Cabrera underwent counseling after the 2009 season and his incident with his wife at their home. He rebounded with the greatest season of his young career in 2010, but then came Wednesday's arrest for DUI in Florida.

Now is the time for the Tigers to worry about Cabrera, not the 2011 season. Cabrera needs professional help right now, and if he needs to miss all of spring training or even part of the regular season, so be it.

The team is apparently doing due diligence in Cabrera's fate, which is not only the right thing to do for the person, it's also the best thing to do as a business. Cabrera is 27 and has the prime years of his career ahead of him. He's also signed through 2015 (at $20 million or more per season from now throughout he end of the contract), so his problem is the Tigers' problem.

It's a sad tale, and hopefully has a happy ending. That ending doesn't necessarily have to do with baseball, but Cabrera's well-being and the rest of his life.

WORST SHAPE OF HIS LIFE?: Even thought he cliches about "best shape of his life" spring training stories have become cliche, but no need to wear that meme out with Pirates third baseman Pedro Alvarez.

Alvarez "clearly looks bulkier," the Pittsburgh Tribune-Review 's Rob Biertempfel writes . Clint Hurdle says he's just "big-boned."

MEET THE BENCH: Cubs manager Mike Quade said he'll consider pulling left fielder Alfonso Soriano late in games. (Chicago Tribune )

SAFETY FIRST: Carlos Santana will play some first base this spring, hoping to keep his bat in the lineup and give his legs a break from catching.

Santana said he played third and the outfield in the Dodgers system and expects the move to be relatively easy.

The Indians did the same thing with Victor Martinez before they traded him to Bosoton. (Cleveland Plain Dealer )

ROSTER MOVE: In one of the more striking roster moves of the season, the Orioles have placed Alfredo Simon on the restricted list to make room on their roster for Vladimir Guerrero, whose signing became official today.

Simon is in jail in the Dominican Republic as the prime suspect in a fatal shooting. (Baltimore Sun )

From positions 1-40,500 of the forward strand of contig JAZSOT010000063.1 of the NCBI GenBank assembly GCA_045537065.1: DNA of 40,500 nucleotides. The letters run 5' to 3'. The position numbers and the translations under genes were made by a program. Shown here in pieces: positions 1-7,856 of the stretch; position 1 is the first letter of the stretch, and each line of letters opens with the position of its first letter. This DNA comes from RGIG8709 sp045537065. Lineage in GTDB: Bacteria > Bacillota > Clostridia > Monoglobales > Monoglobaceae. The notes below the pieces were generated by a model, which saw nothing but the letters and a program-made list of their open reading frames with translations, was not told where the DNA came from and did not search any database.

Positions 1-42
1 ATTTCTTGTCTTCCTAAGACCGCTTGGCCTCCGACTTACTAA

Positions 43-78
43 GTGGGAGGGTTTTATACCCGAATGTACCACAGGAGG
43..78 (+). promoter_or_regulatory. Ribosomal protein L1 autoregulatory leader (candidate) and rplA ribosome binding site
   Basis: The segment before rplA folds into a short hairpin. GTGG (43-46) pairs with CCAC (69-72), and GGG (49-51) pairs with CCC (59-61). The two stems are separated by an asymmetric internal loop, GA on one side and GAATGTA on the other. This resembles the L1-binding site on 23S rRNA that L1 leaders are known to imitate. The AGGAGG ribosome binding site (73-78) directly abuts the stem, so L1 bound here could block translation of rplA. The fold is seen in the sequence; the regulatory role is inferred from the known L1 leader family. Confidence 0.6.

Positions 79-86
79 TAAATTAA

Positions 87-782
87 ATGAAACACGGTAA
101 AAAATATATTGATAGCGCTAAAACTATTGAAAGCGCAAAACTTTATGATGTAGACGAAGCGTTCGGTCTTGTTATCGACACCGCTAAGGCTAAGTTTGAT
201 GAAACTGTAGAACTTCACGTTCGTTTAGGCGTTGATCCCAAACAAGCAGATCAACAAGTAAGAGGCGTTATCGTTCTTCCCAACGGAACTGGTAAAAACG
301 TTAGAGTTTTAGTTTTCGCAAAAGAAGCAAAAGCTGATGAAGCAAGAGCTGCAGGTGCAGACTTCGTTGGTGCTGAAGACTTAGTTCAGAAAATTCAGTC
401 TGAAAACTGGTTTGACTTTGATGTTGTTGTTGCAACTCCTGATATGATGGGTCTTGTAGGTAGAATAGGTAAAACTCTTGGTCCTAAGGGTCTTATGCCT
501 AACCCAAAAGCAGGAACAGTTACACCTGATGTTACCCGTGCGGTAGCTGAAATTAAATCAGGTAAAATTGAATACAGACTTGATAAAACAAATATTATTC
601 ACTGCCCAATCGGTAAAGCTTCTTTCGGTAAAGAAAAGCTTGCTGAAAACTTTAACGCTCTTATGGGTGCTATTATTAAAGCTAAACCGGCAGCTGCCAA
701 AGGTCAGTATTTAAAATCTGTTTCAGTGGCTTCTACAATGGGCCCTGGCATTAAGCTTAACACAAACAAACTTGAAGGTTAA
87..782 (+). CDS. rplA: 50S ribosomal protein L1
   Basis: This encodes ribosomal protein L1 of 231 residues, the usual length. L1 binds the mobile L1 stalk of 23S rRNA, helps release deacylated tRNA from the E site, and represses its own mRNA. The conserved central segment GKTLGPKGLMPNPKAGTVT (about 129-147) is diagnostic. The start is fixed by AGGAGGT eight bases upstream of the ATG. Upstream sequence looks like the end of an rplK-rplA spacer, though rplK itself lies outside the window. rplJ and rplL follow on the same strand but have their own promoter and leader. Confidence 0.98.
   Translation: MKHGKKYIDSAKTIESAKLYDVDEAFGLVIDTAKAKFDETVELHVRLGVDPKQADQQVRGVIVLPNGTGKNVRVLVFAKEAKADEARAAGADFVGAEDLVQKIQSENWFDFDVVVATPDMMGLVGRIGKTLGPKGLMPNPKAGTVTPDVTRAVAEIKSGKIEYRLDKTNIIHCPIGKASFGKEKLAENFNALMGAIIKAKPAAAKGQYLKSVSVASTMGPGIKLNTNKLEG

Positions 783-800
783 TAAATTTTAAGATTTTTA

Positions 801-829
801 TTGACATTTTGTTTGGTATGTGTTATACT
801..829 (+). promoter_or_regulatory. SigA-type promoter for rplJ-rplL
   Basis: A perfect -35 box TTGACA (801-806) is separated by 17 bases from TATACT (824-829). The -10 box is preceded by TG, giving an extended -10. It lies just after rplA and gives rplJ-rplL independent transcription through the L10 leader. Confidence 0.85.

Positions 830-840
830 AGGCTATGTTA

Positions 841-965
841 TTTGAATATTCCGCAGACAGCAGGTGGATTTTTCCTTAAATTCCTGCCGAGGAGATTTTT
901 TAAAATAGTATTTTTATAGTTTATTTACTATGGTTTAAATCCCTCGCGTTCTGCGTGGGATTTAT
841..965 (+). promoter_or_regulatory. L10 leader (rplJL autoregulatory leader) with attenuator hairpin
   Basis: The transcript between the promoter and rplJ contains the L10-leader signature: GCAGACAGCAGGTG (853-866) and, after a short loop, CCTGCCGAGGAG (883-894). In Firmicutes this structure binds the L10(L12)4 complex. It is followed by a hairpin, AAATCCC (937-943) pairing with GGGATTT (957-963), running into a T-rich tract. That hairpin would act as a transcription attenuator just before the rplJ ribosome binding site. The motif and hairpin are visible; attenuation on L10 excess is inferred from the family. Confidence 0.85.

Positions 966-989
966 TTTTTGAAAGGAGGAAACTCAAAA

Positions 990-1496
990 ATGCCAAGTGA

ARBITRATION DATE: Astros outfielder Hunter Pence is headed to an arbitration hearing today in Phoenix.

Pence will make either $6.9 million if he wins his case, $5.15 million if he loses it. I wouldn't mind losing like that.

OPENING A'S: Oakland manager Bob Geren won't make a decision about his opening-day starter until later in spring training. It's likely between Trevor Cahill, Dallas Braden and Brett Anderson. (San Francisco Chronicle )

LEAGUE LEADERS: The Mariners may not lead the league in much, but their bullpen could lead the league in tattoos.

Geoff Baker of the Seattle Times talks to relievers Brandon League and Justin Miller about their tattoos.

Baker also has a story about the ol' days when players had to have off-season jobs.

MUST READ: Sean Kirst of the Syracuse Post-Standard writes about Jacob Francis   the first African-American umpire. Francis umpired an exhibition game between the Syracuse Stars and the Proivdence Grays in 1885. He may have also been a neighbor of Moses Fleetwood Walker.

TODAY IN HISTORY: Feb. 18, 1944, the Reds signed 15-year old Joe Nuxhall to a major-league contract. Nuxhall was in uniform on opening day, but didn't appear in a game until June 10, 1944. Eight years later, he'd start his big-league career in earnest, pitching until 1966.

TODAY'S TIMEWASTER: Seamheads.com has this amazing ballpark database. Go there only if you don't have plans for the next hour.